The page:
Public Markets to New VC or Growth Equity Fund

I wanted to see if anyone had made the transition from a Public Markets investing role (either HF or AM).

I work on a long-only portfolio invests based on long-term trends/themes and have found that I really enjoy learning about the innovation. What I don't like is how passive the investing is and also that a lot of the innovation is nested within large companies with other value drivers. I'd rather be at the forefront and also build operational skills so I have been looking at a transition to VC. I have a potential opportunity at a new VC fund and am trying to get some ideas if this transition makes sense as well as what to expect. I understand the power-law dynamic with VC returns and deal flow so this is something I'm considering. On the flip-side, the fund has a niche focus both geographically (I'm in Canada) and sector wise (specific areas in clean-tech). 

Wondering if anyone can give their insights on the transition and what to know if I'm considering joining a brand new fund. One big debate is if its worth it to wait it out for a role at a well established shop or just get a foot in the door.

I realize there was a similar post in the HF forum and I shared some insights on the pros and cons of my AM experience:

https://www.wallstreetoasis.com/forums/vc-vs-hedg…

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Comments (3)

  • Associate 2 in PE - LBOs
Apr 28, 2021 - 7:21pm

Niche focus is a good thing for a first time fund: you have a clear zone which makes life more manageable. I have friends who are generalist VCs at top firms and their life is amazing because there's a process that's been fine tuned for decades. I have friends who are generalist VCs at new-ish funds and their life is awful because it's overwhelming to try to jump from covering this to that. Those are both polar examples but my point is that I would not consider that a "ding". I will say though the work as a VC is not truly operational. Primarily you will be a sparring partner with CEOs as well as do talent introductions and help with subsequent fundraising. Those are the most important things. You can offer advice based on pattern recognition for odd ends here and there (e.g., how to structure a salesforce) but you're never actually doing things *operationally* if that makes sense.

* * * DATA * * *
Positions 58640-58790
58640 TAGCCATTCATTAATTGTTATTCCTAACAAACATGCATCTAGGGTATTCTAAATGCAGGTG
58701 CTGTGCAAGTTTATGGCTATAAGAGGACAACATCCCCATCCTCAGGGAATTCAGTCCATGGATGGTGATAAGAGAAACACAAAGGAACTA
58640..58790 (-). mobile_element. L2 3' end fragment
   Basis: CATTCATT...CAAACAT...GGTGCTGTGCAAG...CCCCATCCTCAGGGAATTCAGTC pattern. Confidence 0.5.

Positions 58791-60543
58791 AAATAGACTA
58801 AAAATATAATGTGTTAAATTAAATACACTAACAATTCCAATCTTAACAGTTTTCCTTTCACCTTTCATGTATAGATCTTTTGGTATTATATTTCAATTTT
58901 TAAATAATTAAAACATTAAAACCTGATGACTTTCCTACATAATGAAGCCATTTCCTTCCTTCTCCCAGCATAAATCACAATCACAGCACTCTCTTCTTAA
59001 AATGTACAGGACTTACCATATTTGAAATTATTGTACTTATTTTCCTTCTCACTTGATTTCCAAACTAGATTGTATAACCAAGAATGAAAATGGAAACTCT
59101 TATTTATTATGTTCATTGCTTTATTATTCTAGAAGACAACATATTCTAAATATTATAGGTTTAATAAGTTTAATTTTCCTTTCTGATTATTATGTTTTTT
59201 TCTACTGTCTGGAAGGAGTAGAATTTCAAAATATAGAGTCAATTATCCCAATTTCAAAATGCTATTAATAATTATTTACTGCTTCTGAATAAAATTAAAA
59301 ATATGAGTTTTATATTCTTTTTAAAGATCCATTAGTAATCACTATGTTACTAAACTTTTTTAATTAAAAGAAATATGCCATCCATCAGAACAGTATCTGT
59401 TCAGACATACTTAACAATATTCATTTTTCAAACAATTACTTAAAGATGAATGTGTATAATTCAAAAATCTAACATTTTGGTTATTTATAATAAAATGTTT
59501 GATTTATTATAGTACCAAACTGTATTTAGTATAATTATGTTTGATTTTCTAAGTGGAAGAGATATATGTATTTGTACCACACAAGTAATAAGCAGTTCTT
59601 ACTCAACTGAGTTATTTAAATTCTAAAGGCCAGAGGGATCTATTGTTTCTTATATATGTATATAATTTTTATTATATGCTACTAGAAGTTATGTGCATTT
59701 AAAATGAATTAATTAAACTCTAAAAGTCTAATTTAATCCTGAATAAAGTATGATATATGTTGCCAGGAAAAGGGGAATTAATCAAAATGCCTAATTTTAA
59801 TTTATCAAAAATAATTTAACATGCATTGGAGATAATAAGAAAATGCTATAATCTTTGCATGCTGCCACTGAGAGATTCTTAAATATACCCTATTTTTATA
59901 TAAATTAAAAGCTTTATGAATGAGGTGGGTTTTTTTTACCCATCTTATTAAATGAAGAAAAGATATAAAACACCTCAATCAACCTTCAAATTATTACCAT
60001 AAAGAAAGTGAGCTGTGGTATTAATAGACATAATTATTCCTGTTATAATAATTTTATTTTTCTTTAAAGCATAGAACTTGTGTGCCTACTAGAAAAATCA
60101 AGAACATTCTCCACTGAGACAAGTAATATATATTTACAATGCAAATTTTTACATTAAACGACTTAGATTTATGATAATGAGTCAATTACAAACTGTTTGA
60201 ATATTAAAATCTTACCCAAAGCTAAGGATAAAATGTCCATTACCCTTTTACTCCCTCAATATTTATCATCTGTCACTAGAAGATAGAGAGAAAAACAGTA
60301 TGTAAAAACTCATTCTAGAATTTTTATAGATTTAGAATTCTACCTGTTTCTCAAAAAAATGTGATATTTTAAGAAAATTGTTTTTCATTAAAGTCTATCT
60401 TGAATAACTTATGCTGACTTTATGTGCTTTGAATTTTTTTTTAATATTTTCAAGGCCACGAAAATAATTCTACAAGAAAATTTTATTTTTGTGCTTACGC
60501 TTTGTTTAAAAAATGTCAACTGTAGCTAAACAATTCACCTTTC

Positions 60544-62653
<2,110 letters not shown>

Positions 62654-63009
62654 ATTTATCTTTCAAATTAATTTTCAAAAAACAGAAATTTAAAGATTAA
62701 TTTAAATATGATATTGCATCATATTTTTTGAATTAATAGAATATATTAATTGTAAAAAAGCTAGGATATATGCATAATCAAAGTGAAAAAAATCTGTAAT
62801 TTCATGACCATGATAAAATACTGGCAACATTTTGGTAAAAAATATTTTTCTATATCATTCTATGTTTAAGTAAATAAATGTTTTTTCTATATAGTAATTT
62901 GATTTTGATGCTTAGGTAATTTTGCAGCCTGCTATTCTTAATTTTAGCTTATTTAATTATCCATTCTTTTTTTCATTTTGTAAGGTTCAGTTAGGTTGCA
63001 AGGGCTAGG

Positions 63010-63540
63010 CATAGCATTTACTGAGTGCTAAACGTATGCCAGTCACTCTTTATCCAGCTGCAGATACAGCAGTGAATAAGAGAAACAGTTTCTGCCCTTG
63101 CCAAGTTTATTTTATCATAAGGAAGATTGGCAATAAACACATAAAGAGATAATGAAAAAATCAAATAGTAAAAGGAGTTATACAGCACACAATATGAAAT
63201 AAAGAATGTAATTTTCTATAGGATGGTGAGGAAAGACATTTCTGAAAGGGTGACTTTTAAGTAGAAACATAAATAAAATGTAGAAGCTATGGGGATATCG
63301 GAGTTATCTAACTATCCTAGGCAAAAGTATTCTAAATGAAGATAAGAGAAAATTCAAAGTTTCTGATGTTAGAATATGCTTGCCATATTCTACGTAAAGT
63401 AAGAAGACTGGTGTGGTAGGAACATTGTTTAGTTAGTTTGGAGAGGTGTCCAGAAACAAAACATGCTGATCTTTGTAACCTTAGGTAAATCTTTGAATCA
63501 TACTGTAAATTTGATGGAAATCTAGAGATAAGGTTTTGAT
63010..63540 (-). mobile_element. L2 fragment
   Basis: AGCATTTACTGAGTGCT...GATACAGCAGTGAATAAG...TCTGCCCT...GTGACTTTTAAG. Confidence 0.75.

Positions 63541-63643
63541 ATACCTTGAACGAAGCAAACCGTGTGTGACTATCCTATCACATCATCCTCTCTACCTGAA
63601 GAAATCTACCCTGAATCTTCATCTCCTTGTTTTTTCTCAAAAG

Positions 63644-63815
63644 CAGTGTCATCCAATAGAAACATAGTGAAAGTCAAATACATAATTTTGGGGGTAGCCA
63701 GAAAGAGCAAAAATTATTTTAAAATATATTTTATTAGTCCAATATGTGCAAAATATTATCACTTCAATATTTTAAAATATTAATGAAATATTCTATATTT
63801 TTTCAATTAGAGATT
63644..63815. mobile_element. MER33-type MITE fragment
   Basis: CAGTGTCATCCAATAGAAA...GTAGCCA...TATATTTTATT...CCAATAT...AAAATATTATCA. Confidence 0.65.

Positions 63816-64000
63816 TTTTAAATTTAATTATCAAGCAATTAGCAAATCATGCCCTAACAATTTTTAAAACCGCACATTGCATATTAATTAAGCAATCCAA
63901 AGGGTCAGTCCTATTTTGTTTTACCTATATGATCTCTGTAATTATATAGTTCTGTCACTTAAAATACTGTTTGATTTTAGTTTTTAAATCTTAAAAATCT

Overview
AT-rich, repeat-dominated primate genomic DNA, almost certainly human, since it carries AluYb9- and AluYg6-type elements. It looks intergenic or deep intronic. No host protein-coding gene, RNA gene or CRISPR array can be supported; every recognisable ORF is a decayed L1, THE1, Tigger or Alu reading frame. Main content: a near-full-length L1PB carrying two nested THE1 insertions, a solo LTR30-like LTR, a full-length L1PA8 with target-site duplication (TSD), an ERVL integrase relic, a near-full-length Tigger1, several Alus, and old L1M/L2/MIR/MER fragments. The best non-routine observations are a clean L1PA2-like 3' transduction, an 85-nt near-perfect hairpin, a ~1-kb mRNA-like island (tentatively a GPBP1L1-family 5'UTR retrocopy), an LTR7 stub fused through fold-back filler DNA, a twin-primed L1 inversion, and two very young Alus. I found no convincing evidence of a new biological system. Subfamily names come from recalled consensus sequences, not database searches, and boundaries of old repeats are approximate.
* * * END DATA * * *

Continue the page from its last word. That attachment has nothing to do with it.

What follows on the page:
• Associate 3 in PE - LBOs
Apr 29, 2021 - 10:30am

Did something similar - hedge fund to first-time growth equity fund. I had to start as a analyst despite 3 years of experience (all with a small L/S hedge fund), which was annoying, but they also made it clear I could be promoted quickly, which happened - my next two promotions took a total of 2.5 years (still here today)
 

Learning the deal process (especially legal work and structuring) took some getting used to, as did sourcing - I was used to thematic market research, but the cold calling and salesmanship was all new to me. There will typically be a lot of sourcing work at new funds that don't yet have the reputation to attract deals to them, and there's definitely a sense of "slim pickings" because top opportunities went elsewhere. Luckily in VC and growth you have a little more leeway than in buyout because a lot of the deals get done with multiple investors. 
 

I can't speak for VC as much, but the further you go down the maturity chain the more relevant deal reps are. This was the biggest barrier for me when trying to join more established funds, hence starting as an analyst at a first time fund. It gets a lot easier once your foot's in the door. I get recruiters reaching out for opportunities at much larger funds pretty regularly now

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